She stood in her kitchen in the low light of a winter morning, waiting for the kettle to finish. Outside, the world was waiting to be formed. River mist filled the valleys. The sleeping hills were still. Dawn crept, silently, towards the horizon. In her bare feet, she felt the cold of it entering her house, her body, her bones. Those who died today would never feel warmth again. How strange, to have reached the point of such forgetting. She leaned against the kitchen counter, waiting to shiver. The kettle was wheezing with the effort of pushing against the cold and the quiet. As she cupped her hands around its hot little body, her eye caught on the poster above it, with the quote from the Mary Oliver poem: ‘What is it you plan to do with your one wild and precious life?’ It was written in large cursive letters in aqua colored ink, framed in a light, bland wood, suitable for everyone to see. The other line, she kept to herself; ‘Doesn’t everything die at last, and too soon?’
When she had been given her diagnosis, a whole new vocabulary had come with it; one of war and conflict. She was supposed to be battling. She was supposed to reject the possibility of defeat. She was supposed to be strong and brave and on some kind of strong, brave, battling, tragic, journey. But she was not brave enough, didn’t fight enough, was too equivocal, too sick, too distracted, too quiet, too still. Or perhaps the treatment just didn’t work. With three to five weeks left, she was planning her last day on earth. When the counsellor had suggested it, she had imagined a kind of summing up, like at the end of a workshop. She should be engaging in reflection right now, reminiscing, making meaning, drawing out themes. Listing important contributors to thank.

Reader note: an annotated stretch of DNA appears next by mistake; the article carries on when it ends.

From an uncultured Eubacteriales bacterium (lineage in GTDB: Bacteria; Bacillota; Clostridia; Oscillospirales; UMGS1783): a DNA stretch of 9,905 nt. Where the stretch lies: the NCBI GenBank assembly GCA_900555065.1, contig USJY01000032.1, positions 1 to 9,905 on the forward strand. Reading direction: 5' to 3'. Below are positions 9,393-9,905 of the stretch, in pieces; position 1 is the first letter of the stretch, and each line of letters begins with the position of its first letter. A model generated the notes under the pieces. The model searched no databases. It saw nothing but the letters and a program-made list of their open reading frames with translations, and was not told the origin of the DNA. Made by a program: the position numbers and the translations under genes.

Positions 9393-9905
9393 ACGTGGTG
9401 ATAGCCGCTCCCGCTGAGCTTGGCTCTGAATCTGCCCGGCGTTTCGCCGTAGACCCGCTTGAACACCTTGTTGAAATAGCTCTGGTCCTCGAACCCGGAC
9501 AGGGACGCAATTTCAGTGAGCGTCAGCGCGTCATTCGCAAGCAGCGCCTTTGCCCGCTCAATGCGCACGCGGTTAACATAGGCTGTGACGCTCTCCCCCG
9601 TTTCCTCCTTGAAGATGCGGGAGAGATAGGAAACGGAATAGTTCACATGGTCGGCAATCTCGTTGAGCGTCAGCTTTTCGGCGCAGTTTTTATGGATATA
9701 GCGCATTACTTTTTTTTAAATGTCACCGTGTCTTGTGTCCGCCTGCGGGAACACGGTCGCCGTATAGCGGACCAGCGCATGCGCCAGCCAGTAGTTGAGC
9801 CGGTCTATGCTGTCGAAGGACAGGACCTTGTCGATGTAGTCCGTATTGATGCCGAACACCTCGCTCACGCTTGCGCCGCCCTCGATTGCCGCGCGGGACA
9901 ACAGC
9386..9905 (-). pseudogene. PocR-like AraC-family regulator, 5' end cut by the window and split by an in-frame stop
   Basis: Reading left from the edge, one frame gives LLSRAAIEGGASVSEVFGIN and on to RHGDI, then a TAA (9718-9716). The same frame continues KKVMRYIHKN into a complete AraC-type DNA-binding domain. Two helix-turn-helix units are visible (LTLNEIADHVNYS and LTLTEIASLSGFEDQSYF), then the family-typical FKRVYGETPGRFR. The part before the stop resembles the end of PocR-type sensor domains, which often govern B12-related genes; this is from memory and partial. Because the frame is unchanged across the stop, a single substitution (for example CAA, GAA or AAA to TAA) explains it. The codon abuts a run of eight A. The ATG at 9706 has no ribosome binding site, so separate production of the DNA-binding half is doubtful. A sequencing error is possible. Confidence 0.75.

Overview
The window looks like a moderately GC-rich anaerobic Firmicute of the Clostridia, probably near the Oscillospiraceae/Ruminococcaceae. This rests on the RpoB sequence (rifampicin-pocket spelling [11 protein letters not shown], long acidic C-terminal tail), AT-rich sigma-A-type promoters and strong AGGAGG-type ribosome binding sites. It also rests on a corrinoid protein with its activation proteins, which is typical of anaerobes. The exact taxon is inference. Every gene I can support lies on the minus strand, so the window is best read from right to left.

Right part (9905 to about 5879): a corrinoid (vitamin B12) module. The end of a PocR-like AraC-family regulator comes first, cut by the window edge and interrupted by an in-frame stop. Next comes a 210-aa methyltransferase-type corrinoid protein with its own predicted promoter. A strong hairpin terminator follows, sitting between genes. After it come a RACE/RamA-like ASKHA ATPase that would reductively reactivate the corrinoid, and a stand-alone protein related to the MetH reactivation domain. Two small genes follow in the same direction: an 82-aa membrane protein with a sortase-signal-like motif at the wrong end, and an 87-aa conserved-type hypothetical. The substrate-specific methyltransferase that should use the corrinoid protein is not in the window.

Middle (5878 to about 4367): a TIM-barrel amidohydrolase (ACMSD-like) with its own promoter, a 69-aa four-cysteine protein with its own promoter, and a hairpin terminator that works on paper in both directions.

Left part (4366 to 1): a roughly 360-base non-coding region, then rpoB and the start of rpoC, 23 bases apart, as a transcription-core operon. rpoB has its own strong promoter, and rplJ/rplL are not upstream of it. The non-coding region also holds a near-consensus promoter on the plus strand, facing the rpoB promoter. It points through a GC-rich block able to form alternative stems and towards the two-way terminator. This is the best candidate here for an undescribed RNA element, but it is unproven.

She gazed out of the window at the red mist, drifting. It was so quiet. Birds were huddled somewhere in flocks, feathers fluffed up, eyes closed, hard beaks tucked under soft wings. The mist was rising. She could skill see the bright prick of stars above it, but not for long. Slowly, slowly, the hard dark blue of the sky was melting into white. We are born, and spend our lives walking toward God. Or so they say. She poured hot water into her cup and wondered what it would be like to do nothing; no planning, no thanking, no last day. She would stand and watch the dawn, and then the sunset, and then another dawn. The world was pulled on strings of light. It reached, and stretched, and imagined itself into the future. She could hear it now, stirring in the silence. The great sweep of forest, the button-grass plains and tarns of ice. Out on the water, there would be patches of glowing silver, and grey sheets of sky falling into the sea, soft grey water to soft grey water. Whales would be swimming in the green depths. From her window she would see the start of it; the droplets on the wind, the bend of the eucalypts. The air that touched the air that touched the clouds that touched the sea. Her body amongst all the bodies on earth; the crowding, rushing clamor of them; the feathers, the scales, the fur, the skin; the old, the aging, the freshly born. Her senses reaching out to the world reaching out to them. Here, we are here, we are here. We are here.